The Centum-Satem division is an isogloss of the Indo-European language family, related to the evolution of the three dorsal consonant rows reconstructed for Proto-Indo-European, *kʷ (labiovelars), *k (velars), and *ḱ; (palatovelars). The terms come from the words for the number "one hundred" in representative languages of each group (Latin centum and Avestan satəm).
The Satem languages include Indo-Iranian, Armenian, Balto-Slavic, Albanian, and perhaps also a number of barely documented extinct languages, such as Thracian and Dacian. This group merged PIE-velars and PIE-labiovelars to develop into velars, and changed PIE-palatovelars into sibilants. Although Albanian is treated as a Satem language, there is some evidence that the plain velars and the labiovelars may not have been completely merged in Proto-Albanian.
The Centum group is often thought of as being identical to "non-Satem", i.e. as including all remaining dialects. However, this group features a merging of PIE-velars and PIE-palatovelars to velars in a separate Centum sound change, independent from and predating the Satem sound change. More specifically, in the sense of Brugmann's "languages with labialization", the Centum group includes Italic, Celtic, Germanic, Greek and possibly a number of minor and little known extinct groups (such as Ancient Macedonian, Venetic and probably the Illyrian languages). Tocharian combined all rows into a single velar row and although the relative chronology of the change is unknown, it lacks the assibilation typical of "Satem", thus is often considered "Centum".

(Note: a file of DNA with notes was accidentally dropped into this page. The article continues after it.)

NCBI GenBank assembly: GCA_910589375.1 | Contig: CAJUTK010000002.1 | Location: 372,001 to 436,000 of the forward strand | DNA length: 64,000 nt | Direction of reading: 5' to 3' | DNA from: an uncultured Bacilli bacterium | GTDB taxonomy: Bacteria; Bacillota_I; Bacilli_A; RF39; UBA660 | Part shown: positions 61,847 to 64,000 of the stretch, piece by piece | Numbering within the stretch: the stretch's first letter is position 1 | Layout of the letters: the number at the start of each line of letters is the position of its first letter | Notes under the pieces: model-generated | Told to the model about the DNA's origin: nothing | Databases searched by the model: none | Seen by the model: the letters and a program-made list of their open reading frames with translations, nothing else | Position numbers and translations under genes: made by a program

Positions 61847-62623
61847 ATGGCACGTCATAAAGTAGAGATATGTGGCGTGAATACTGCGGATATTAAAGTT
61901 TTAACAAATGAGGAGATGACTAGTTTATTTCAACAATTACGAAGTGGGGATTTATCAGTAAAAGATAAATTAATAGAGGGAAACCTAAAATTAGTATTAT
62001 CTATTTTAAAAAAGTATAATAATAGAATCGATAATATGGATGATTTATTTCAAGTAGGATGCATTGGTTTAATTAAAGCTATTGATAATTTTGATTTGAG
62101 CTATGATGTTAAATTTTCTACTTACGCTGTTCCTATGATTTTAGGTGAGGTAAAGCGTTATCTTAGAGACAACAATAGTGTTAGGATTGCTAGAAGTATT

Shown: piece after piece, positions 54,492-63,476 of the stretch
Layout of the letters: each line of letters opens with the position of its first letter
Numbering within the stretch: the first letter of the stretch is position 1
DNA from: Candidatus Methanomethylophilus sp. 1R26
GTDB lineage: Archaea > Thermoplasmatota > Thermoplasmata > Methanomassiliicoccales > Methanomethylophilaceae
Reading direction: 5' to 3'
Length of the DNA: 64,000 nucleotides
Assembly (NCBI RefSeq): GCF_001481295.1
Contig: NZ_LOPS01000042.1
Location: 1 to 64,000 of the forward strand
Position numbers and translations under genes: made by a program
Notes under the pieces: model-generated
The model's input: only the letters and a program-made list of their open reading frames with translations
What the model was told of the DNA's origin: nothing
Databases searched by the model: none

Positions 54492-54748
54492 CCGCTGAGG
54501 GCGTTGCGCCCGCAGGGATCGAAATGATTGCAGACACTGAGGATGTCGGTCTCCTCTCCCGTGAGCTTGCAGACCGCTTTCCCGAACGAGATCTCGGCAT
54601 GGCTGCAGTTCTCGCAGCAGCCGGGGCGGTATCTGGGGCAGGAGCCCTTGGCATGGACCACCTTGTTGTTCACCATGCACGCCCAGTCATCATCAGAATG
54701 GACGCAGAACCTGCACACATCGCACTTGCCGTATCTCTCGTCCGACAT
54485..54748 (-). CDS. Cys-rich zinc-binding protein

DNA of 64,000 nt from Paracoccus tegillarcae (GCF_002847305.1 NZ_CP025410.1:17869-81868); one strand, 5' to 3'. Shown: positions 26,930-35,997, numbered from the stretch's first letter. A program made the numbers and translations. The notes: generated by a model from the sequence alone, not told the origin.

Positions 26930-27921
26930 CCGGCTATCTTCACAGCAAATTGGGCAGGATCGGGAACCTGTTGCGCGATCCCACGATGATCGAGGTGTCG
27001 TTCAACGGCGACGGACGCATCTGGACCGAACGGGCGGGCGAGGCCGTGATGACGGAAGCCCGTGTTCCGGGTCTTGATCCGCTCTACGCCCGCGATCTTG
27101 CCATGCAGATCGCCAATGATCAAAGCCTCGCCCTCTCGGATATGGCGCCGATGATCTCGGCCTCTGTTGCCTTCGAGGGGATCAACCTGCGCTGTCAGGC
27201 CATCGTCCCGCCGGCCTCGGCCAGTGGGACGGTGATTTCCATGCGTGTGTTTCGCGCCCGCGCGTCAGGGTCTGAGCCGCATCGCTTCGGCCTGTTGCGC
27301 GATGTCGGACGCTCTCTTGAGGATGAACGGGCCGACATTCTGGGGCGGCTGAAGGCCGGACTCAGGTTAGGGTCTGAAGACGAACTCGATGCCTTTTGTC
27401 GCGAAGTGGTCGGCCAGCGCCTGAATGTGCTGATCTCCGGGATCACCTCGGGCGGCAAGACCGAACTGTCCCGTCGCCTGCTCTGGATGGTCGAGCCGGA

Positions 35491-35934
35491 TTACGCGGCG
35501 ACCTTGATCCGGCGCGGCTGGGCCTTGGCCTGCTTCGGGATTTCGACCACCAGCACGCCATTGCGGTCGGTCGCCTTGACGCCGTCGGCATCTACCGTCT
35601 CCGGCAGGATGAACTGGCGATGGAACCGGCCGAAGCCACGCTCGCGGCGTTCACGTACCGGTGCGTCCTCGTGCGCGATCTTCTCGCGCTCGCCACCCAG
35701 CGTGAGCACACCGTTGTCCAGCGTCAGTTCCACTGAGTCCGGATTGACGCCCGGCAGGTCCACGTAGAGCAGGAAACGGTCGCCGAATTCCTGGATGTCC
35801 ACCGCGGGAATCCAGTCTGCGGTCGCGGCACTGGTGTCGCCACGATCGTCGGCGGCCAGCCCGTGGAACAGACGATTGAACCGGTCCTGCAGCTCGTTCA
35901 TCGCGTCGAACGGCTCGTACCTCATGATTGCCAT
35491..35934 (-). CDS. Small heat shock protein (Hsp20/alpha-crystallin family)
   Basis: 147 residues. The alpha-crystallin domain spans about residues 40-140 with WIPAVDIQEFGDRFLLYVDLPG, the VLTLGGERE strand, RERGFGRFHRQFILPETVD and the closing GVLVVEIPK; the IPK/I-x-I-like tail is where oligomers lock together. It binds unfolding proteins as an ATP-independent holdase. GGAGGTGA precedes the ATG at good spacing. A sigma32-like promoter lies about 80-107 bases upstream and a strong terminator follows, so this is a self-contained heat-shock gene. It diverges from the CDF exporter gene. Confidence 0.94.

The Proto-Anatolian language apparently did not undergo either the Satem or the Centum sound change. The velar rows remain separate in Luwian, while Hittite may secondarily have undergone a Centum change, but the exact phonology is unclear.
|Modern situation of the centum-satem isogloss (shown in red)|
August Schleicher in his 1871 Compendium assumes only a single velar row, k, g, gh. Karl Brugmann in his 1886 Grundriss accepts only two rows, denoting them q, g, gh "velar explosives" vs. k̑, g̑ and g̑h "palatal explosives". Brugmann terms the Centum languages "languages with labialization" or "u̯-languages" and the Satem languages "languages without labialization", and he opines that
The presence of three dorsal rows in the proto-language is not universally accepted. The reconstructed "middle" row may also be an artifact of loaning between early daughter languages during the process of Satemization. For instance, Oswald Szemerényi (e.g., in his 1995 Introduction), while recognizing the usefulness of the distinction *kʷ, *k, *ḱ as symbolizing sound-correspondences, argues that the support for three phonologically distinct rows in PIE is insufficient and prefers a twofold notation of *kʷ, *k. Other scholars who assume two dorsal rows in PIE include Kuryłowicz (1935), Meillet (1937), Lehmann (1952), and Woodhouse (1998).
The likelihood of three dorsal rows has also been disputed on typological grounds, but that argument has little merit, since there are, indeed, languages with such a three-row system, for example Northwest Caucasian languages such as Abkhaz, the Yazgulyam language (an Iranian language, but its system of dorsals is unrelated to PIE phonology), Hausa and Hopi.